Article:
Adjust size of text


Follow us and continue the conversation

Your saved articles

You haven't saved any articles

What are you looking for?

Remembering the ‘Folks Shul’ of Montreal

TJI Pick
Print this

Published: 30 July 2019

Last updated: 5 March 2024

GOLDIE MORGENSTERN: A memoir of one of North America’s first and most enduring day schools, and where those kids ended up

WHEN I WAS A CHILD, I attended one of North America’s first and most enduring Jewish day schools, the Jewish People’s School of Montreal, affectionately and colloquially known as the Folks Shule (the people’s school). The Jewish People’s School was the product of Jewish reaction to the unique cultural and historical circumstances of the city in which it was founded.

Montreal at the beginning of the 20th century was the largest city in Canada and one that was divided between two religious and linguistic groups, who were not particularly friendly to each other: French Canadians who were primarily Catholic, and English Canadians who were primarily Protestant.

In the early 20th century, Jews made up the largest non-Christian minority in the province of Quebec. As the century progressed, their numbers kept rising in response to economic hardship and persecutions in Europe, especially the Holocaust.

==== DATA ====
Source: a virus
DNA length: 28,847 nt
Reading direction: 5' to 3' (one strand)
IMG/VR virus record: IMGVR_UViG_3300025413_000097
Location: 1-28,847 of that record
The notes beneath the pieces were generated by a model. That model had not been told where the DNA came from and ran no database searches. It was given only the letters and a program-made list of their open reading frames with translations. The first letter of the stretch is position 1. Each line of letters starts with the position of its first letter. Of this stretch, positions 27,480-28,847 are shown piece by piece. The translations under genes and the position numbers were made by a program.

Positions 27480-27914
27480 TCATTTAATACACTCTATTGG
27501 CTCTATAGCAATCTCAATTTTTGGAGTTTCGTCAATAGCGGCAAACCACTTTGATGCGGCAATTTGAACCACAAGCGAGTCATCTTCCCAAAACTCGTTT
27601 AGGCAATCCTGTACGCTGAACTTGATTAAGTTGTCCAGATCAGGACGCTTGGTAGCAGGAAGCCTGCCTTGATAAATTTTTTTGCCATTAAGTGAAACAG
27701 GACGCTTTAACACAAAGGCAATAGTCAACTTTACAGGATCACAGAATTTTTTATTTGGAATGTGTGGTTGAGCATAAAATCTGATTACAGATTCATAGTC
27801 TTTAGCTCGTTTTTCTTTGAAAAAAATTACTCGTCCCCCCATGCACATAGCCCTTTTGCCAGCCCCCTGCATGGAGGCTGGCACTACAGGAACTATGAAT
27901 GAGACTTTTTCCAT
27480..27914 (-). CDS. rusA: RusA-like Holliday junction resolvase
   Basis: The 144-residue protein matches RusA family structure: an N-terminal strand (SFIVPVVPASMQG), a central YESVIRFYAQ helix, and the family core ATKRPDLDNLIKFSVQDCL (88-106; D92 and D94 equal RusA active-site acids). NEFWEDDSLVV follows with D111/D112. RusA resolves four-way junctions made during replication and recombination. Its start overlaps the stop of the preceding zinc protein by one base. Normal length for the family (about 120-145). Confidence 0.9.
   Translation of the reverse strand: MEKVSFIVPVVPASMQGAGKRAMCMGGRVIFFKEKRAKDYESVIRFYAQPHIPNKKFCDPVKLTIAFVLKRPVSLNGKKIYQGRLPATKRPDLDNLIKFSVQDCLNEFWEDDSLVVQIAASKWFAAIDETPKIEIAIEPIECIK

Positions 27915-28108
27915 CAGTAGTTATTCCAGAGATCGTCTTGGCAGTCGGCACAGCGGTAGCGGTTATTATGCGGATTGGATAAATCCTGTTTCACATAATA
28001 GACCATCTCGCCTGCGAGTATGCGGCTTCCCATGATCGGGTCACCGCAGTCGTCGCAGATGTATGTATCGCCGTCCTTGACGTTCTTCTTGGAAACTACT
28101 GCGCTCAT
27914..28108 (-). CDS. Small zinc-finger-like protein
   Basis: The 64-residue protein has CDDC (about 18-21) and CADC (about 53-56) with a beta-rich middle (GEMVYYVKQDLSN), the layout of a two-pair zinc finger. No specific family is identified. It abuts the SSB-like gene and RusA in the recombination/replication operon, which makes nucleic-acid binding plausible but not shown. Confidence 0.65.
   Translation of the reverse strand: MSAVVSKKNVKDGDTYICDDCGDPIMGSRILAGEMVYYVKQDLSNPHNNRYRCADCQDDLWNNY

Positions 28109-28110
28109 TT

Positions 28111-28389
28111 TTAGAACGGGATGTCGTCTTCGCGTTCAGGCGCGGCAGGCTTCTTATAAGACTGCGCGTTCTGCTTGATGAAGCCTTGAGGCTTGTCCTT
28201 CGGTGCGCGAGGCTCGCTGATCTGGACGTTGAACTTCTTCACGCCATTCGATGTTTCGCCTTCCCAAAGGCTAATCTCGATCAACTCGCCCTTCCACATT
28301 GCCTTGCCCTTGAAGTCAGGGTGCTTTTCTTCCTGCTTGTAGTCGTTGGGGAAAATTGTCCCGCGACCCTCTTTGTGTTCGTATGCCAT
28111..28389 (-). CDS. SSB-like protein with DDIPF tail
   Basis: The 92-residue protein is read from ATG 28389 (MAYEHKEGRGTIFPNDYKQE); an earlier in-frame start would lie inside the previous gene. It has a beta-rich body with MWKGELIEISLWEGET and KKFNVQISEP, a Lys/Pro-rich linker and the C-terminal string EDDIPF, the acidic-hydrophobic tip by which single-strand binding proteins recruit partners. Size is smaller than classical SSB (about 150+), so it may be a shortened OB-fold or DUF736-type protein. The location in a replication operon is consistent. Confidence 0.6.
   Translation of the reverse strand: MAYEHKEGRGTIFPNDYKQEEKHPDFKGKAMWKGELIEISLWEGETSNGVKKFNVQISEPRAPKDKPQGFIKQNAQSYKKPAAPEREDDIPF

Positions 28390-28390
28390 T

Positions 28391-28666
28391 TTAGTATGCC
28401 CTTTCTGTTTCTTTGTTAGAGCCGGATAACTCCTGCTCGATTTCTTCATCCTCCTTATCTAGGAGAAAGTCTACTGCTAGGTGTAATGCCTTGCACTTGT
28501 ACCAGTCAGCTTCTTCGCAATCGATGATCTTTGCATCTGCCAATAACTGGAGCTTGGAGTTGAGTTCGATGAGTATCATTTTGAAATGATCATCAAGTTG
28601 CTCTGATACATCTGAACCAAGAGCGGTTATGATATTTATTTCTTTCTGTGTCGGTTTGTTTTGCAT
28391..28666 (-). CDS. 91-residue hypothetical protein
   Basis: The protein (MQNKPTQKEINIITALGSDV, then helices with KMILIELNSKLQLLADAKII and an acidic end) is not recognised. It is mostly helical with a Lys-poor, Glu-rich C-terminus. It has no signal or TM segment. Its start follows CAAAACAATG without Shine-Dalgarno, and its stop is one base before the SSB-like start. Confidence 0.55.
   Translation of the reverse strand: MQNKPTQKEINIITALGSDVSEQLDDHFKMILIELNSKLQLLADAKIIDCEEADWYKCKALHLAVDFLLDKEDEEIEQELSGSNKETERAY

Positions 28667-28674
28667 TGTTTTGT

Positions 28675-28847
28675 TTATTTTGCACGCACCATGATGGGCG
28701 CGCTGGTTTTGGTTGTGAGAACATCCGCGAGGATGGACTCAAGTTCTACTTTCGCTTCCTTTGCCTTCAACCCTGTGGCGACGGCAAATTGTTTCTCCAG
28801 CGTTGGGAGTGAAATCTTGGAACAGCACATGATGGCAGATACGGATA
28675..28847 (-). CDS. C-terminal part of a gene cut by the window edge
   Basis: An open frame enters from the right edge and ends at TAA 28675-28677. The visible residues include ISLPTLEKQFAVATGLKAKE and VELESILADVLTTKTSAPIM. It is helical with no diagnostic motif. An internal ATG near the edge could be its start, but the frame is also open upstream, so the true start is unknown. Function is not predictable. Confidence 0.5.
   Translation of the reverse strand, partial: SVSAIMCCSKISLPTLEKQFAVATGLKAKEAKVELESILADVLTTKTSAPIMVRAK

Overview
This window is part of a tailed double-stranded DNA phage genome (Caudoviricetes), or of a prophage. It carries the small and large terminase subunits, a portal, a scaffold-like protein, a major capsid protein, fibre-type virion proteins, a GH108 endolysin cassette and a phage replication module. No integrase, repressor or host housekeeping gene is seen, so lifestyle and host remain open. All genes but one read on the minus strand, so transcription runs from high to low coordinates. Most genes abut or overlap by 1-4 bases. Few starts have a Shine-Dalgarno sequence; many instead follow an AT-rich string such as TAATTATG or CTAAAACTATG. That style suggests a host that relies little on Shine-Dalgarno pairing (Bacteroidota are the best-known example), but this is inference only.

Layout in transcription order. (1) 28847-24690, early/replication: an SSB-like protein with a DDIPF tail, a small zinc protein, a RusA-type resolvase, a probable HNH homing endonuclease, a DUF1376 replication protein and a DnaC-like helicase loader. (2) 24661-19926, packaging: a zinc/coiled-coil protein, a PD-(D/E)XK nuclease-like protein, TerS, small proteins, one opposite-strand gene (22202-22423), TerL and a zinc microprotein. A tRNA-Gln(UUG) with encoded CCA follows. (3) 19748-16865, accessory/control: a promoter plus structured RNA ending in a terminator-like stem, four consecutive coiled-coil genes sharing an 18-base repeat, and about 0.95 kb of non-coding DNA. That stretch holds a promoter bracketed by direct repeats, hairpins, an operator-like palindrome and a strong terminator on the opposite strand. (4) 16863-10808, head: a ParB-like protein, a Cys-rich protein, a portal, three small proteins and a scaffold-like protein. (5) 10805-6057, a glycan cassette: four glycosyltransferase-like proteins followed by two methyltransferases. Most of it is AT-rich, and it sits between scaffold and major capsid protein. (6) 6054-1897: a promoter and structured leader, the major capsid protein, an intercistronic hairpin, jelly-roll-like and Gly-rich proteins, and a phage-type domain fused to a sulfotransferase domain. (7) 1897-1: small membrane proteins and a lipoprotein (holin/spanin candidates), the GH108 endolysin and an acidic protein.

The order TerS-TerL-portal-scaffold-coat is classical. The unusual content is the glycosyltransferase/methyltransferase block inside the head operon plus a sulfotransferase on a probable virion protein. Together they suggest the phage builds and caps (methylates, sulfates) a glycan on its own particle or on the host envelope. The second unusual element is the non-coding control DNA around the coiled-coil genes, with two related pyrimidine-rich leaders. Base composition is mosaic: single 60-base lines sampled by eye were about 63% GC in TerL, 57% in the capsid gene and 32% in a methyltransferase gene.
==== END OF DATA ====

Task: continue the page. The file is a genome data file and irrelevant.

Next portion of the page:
This meant that until 1976, when the separatist Parti Québécois came to power, fuelling a mass exodus of Montreal Jews to Toronto, Montreal had the largest Jewish community in Canada, and Yiddish was the third most commonly spoken language in the city after French and English.

FULL STORY The Jewish people’s school of Montreal (Tablet)

Photo: Jewish school of Montreal yearbook

Keep our publication free:
Support quality journalism with your donation

Since 2015, TJI has provided an independent voice on Australia, Israel and the Jewish World at zero cost to our readers.

Your contribution — big or small — is critical in helping us create a platform for diverse content, fresh voices and regular coverage on issues that matter to you.


The Jewish Independent acknowledges Aboriginal and Torres Strait Islander peoples as the Traditional Owners and Custodians of Country throughout Australia. We pay our respects to Elders past and present, and strive to honour their rich history of storytelling in our work and mission.

Enter site